Radeon Driver Power Management Has Room For Improvement
Phoronix: Radeon Driver Power Management Has Room For Improvement
Today on Phoronix are not only new benchmarks of the proprietary Catalyst graphics driver compared to the open-source Radeon Linux driver alternative when looking at the OpenGL frame-rates, but also metrics on a number of other fronts. In this article is a graphics driver comparison when looking at the system power consumption, GPU operating temperature, and CPU usage too. The results are quite interesting and not commonly looked at on Phoronix or by users.
The other thing I find bizzar is that according to the DRM, my card doesn't have a low profile (or at least, it's the same as mid) but according to the benchmarks (comparing voltage) it's the mid profile that my card is lacking.
Being on a laptop, these things have increased importance.
I have a HD 5400 card, and with power management set to DynPM, it switches between High profile en Mid profile.
Problems (black screens) occur with refreshes of the screen on lower (low, mid) profiles because of sync problems.
High profile makes the card hot, and makes the fan spin loudly even when your compositing desktop is not doing anything.
I think that dynpm is simply extremely slow at switching, probably because it's hard to do all the work during blanking periods or something.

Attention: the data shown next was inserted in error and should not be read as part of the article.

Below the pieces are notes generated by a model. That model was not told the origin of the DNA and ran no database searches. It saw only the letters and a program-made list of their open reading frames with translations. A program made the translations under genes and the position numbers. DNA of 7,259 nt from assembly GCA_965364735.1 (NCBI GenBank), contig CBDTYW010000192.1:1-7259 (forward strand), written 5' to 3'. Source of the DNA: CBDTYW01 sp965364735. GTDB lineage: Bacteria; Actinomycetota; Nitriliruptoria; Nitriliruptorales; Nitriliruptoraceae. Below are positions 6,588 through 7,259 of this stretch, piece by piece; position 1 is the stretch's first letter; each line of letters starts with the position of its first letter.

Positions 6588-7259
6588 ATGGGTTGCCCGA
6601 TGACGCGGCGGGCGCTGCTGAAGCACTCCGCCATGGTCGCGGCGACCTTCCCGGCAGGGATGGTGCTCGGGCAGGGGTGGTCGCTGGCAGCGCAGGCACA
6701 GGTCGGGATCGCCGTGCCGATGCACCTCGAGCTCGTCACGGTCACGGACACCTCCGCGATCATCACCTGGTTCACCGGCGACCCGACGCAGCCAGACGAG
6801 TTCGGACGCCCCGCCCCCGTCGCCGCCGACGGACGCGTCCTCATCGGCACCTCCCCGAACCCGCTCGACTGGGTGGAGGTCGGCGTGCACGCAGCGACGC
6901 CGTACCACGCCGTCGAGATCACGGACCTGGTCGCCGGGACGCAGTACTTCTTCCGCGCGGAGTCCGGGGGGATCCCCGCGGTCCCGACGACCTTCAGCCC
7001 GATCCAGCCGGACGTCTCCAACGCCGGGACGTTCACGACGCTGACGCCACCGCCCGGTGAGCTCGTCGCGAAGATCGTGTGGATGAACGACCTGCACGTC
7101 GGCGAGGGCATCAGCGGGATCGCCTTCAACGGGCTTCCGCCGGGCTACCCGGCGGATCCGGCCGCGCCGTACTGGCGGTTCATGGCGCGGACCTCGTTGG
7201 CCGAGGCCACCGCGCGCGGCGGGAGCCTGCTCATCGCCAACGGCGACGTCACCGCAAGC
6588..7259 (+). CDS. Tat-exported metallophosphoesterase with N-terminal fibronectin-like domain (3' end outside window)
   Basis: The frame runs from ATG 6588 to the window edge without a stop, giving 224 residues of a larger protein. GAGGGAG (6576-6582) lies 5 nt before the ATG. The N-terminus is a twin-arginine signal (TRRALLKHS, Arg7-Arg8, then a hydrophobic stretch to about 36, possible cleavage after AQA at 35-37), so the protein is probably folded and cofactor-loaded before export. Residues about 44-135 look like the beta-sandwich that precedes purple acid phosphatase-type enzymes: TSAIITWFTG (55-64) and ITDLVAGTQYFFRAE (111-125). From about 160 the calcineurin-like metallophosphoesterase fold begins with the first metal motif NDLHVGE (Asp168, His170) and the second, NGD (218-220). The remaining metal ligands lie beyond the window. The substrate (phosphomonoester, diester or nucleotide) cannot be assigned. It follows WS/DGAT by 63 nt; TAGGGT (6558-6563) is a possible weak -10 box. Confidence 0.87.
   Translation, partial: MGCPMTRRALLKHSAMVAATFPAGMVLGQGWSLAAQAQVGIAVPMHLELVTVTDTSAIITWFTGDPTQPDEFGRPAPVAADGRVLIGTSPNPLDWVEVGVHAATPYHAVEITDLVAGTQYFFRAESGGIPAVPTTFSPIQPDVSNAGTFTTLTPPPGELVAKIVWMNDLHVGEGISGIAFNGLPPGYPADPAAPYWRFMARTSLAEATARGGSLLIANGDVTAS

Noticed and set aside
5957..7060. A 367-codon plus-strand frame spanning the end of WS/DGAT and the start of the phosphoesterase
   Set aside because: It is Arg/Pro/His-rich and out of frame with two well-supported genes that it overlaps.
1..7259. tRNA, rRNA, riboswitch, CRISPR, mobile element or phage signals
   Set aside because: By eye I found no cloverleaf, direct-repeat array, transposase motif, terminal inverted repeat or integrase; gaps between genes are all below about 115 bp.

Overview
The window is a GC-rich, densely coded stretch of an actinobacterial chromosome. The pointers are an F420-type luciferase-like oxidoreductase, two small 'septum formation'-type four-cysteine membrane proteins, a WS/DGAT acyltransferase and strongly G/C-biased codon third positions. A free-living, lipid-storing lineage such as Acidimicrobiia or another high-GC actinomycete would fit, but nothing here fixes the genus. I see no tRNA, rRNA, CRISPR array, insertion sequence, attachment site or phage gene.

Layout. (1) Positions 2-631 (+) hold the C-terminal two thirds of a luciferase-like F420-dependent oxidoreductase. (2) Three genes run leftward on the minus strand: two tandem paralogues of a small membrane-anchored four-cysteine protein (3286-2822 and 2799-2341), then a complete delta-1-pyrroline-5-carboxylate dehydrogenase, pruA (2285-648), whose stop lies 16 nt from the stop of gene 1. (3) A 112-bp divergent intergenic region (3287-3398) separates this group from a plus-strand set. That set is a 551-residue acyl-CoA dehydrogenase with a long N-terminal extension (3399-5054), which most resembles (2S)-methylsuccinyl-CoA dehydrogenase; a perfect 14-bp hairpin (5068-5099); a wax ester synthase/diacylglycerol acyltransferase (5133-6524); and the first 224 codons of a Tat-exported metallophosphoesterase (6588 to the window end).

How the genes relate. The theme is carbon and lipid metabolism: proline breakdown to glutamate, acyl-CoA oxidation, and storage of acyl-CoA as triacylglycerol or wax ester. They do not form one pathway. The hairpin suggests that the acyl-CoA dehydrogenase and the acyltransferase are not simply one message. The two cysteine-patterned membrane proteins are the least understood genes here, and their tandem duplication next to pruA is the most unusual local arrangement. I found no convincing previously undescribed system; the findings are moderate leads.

I've had the opposite experience. If I run an idle system with dynpm, it consumes little stuff, but games are really slow. It's like running them with the low profile. It takes quite a while before it adjusts to the load, it seems.
I did some tests when this stuff was new, and it took a few minutes of running gears or something for the frequencies to ramp up, and a few minutes of idling for them to drop to idle levels again. If Michael did the switch from default profile to dynpm and tested immediately, then this would explain why he was getting basically the default profile performance.
I agree that dynpm could use lots of tweaking, but apparently, this is far from easy.
Thanks for the article. As an owner of a legacy card (X1600 Mobility, upgrading means upgrading the laptop which is not an option atm), I wish that a similar test could be made to legacy cards as well (you could use Debian Lenny or Ubuntu 8.04 as a base for Catalyst and a recent distro for Radeon, these are the real alternatives for us financially restricted ).
Personally I am interested only in power consumption, but it might be interesting to see the different framerates the Catalyst gives with its different power profiles, too.
I am inclined to believe the differences are smaller for R300(-R500) cards, but I am still playing it safe and using a "legacy" distribution, until convinced otherwise (for example by a Phoronix article).
If I had any free time of if the testing could be fully automated (I have a plenty of computing time available), I would be glad to contribute (HP Compaq NC8430).